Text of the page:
This week I have been obsessing over my stuckness. My sense of being in the middle of something with no space to move. I don’t want my past, and I can’t envision my future. But right now feels horrible and I don’t want to be in this place forever.
I made a mistake in looking back at what I’d written this time last year. I can’t believe that it is all exactly the same stuff. The same feelings, the same thoughts, the same all-consuming cyclical conversations with myself.
Reading my post from a year ago today brought this all home for me. I could have written this word for word all over again right now. So instead of doing that, I’ll just share what I wrote back then. It’s still pertinent. It’s all still churning in my mind.
Nothing in this has changed. Nothing at all. And knowing I still feel just like I did a year ago is like a massive punch in the gut. I’ve tackled over a hundred hours of therapy since then, and I’m still grappling with the same issues. How could I not feel despondent about that?
5th May 2016
I am totally stuck in therapy . Even though I’m having three sessions per week, I still feel like I’m just circling the drain. I’ve drilled into myself this concrete message that I can’t be helped, and I am stubbornly clinging to that belief.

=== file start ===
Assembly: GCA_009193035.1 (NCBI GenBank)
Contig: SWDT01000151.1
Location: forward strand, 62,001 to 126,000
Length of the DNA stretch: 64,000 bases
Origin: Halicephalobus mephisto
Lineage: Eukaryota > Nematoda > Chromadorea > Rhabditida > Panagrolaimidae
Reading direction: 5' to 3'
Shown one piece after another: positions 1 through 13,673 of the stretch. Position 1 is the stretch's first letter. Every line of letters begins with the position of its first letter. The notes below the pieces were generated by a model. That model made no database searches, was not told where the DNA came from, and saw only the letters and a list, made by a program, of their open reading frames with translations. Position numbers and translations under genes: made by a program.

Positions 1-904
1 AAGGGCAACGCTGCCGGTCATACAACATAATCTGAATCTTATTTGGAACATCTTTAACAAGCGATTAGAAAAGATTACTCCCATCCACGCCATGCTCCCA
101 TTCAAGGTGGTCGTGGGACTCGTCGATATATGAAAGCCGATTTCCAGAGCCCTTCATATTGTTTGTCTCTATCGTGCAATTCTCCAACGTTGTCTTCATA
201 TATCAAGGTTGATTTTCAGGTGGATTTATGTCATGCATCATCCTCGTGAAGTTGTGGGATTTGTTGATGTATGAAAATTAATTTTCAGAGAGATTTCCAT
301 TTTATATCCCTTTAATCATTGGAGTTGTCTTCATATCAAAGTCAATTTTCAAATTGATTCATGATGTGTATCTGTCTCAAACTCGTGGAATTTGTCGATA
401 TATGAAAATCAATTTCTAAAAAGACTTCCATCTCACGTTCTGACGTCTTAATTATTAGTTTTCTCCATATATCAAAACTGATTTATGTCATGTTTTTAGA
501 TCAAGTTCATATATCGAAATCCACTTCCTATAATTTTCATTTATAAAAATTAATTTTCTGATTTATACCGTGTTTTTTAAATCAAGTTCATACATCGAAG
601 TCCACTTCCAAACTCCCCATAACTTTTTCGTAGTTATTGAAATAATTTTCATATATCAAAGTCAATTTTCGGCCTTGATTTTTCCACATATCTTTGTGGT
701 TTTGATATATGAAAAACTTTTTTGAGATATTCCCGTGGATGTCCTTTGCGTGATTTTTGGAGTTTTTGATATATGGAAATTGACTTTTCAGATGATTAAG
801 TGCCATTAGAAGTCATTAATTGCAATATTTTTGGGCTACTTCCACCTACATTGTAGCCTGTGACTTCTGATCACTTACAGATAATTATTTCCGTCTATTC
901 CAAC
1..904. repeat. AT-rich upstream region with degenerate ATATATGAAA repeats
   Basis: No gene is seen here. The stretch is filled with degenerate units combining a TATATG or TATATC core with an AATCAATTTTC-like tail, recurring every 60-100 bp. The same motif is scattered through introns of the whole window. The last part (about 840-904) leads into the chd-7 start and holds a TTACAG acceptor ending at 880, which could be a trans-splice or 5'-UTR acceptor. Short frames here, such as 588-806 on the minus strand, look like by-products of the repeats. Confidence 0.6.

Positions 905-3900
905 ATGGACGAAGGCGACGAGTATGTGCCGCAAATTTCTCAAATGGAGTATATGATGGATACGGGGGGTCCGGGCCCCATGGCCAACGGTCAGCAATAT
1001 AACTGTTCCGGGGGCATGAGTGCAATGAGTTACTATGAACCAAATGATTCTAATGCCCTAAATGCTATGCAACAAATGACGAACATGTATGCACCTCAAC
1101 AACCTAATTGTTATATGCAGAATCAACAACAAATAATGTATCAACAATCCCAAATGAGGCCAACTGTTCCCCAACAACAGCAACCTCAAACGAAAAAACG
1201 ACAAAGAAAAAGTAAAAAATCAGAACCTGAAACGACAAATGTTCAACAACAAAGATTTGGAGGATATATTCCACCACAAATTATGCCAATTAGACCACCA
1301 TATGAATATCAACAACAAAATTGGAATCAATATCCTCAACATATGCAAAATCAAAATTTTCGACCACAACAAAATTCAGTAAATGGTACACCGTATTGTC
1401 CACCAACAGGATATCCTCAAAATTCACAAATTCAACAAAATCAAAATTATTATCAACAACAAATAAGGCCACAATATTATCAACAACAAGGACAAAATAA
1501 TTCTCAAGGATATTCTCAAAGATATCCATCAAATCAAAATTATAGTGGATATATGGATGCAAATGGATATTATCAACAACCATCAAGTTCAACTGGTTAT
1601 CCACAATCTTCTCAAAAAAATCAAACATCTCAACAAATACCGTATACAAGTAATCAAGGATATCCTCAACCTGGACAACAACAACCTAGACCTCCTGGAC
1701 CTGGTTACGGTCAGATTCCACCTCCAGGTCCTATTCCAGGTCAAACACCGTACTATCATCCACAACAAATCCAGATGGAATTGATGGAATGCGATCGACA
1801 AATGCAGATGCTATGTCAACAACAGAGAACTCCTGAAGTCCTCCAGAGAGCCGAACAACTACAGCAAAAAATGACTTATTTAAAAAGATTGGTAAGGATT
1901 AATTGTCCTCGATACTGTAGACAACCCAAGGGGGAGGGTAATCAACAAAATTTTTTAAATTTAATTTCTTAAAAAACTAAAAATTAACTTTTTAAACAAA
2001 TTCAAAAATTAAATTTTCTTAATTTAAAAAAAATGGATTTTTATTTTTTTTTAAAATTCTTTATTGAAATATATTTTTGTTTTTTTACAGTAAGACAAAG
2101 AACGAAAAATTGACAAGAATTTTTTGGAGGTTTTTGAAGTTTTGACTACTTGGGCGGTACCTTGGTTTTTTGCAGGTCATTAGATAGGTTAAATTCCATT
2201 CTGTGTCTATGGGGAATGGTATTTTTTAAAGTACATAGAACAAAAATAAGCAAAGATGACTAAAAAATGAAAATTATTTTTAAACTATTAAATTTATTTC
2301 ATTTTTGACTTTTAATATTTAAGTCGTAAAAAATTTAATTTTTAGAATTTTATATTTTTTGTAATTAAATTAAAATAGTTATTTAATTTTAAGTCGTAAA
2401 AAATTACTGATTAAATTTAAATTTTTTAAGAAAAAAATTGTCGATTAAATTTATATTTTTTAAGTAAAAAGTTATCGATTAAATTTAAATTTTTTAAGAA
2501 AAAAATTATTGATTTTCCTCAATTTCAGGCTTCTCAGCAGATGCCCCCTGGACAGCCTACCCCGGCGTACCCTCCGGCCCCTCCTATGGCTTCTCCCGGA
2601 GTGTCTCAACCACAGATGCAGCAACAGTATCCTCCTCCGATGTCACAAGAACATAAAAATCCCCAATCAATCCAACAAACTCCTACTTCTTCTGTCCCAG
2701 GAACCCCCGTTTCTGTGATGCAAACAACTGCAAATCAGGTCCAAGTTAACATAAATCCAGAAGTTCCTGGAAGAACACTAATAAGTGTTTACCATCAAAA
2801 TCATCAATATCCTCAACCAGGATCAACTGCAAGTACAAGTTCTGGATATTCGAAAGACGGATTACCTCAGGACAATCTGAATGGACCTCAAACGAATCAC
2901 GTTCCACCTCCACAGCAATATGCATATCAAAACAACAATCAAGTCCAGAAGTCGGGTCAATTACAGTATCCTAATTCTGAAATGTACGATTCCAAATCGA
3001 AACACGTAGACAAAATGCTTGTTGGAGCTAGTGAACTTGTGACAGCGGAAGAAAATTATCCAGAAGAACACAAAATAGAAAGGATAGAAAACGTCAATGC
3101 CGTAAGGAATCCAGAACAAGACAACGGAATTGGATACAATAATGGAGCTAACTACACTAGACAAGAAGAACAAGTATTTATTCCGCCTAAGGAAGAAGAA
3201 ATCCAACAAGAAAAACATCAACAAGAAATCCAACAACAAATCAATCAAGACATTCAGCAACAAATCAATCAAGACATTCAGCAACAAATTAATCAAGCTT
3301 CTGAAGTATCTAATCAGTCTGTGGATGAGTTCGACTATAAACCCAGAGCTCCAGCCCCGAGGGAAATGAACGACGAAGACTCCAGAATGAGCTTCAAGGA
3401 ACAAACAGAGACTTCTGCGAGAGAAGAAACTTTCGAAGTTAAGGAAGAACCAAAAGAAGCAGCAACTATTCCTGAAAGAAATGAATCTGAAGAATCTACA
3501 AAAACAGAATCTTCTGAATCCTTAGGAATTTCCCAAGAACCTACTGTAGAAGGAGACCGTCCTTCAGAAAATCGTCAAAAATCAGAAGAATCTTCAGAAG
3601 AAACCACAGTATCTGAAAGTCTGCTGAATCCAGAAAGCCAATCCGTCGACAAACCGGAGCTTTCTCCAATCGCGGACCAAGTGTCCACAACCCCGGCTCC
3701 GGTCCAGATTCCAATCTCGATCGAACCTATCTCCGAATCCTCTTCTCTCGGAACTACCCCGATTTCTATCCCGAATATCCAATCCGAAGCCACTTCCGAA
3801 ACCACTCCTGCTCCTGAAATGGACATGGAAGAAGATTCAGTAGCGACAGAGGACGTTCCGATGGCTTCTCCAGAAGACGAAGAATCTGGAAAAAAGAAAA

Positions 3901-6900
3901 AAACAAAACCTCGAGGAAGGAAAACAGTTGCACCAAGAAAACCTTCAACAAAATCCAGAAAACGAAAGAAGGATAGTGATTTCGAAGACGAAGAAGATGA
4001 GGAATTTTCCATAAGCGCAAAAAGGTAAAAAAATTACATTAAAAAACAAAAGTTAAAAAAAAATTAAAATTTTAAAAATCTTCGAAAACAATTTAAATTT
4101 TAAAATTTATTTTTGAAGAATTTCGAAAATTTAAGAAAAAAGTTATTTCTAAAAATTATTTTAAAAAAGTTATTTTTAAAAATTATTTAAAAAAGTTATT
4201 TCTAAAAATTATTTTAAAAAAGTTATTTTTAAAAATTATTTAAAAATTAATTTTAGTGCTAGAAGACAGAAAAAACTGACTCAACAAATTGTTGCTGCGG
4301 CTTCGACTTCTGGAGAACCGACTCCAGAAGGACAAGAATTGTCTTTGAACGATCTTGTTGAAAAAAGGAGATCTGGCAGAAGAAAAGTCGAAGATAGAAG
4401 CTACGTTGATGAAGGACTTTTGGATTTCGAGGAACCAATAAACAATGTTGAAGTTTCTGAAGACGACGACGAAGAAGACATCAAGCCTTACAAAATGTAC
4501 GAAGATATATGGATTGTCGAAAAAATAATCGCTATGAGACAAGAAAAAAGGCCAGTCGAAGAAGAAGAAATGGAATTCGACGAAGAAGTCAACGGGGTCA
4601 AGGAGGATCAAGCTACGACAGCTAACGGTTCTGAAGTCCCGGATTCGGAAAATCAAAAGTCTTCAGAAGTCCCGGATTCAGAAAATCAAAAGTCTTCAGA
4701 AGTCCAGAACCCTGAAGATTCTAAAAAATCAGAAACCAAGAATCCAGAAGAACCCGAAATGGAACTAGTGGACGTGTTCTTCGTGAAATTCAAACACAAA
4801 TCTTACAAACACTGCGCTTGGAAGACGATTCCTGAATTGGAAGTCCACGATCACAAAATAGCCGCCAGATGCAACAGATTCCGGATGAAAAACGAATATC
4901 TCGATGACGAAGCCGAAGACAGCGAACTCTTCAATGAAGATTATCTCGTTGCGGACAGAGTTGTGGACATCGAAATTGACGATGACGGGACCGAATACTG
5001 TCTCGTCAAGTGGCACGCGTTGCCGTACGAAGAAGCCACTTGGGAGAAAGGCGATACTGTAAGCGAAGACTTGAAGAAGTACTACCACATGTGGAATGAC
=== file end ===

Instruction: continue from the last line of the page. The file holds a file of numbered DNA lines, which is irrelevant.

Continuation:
I read a thought-provoking post today about being the victim in the drama triangle. The full piece is over at Mental Health Today if you’re interested. In particular, I identified with this passage:
A Starting Gate Victim (SGV) has accepted a definition of themselves that says they are intrinsically damaged and incapable. SGV’s project an attitude of being weak, fragile, or not smart enough; basically, “I can’t do it by myself.” Their greatest fear is they won’t make it. That anxiety forces them to be always on the lookout for someone stronger or more capable to take care of them.
These lines summarise succinctly how I feel. I feel so broken, so beyond repair, that I firmly believe I am not capable of saving myself. Today, all I could say to J was that I don’t want to be an adult anymore. I want to drop everything I am responsible for, ignore all those pressures, and just be taken care of. I want the simplicity of childhood; in that most problems are fixed with a cuddle and forgotten about a few moments later.
At the same time, I can’t connect with J. I wonder whether maybe I don’t want to. I can barely even look at her, and the words just don’t materialise when she asks me a question. I’ve also noticed this angry feeling rising and falling in our sessions. I’m not sure what it ties into; but I’ve a hunch I’m angry with her and with all the other ‘helping’ professionals who delve into my life. Because I know, deep down, that they can’t fix anything for me. I have to do that myself and I simply don’t want to.
I can’t force myself into wanting to be whole again. I can’t face everything I’d have to confront in order to get there. So I am left with futility, with feeling sub-human. I feel so very abnormal, because I observe everyone around me doing life, wanting life, and not striving to destroy themselves. I am reminded of my abnormality when I see the scars I’ve left on my own skin. They ensure I know in every moment that I am disturbed, I am ‘intrinsically damaged and incapable’.
Out in the world, I get this sense of being a black and white figure in a colour photograph. I am out of place in my surroundings. I see what normal is and I am not it.
Photo: Jo Naylor, Creative Commons.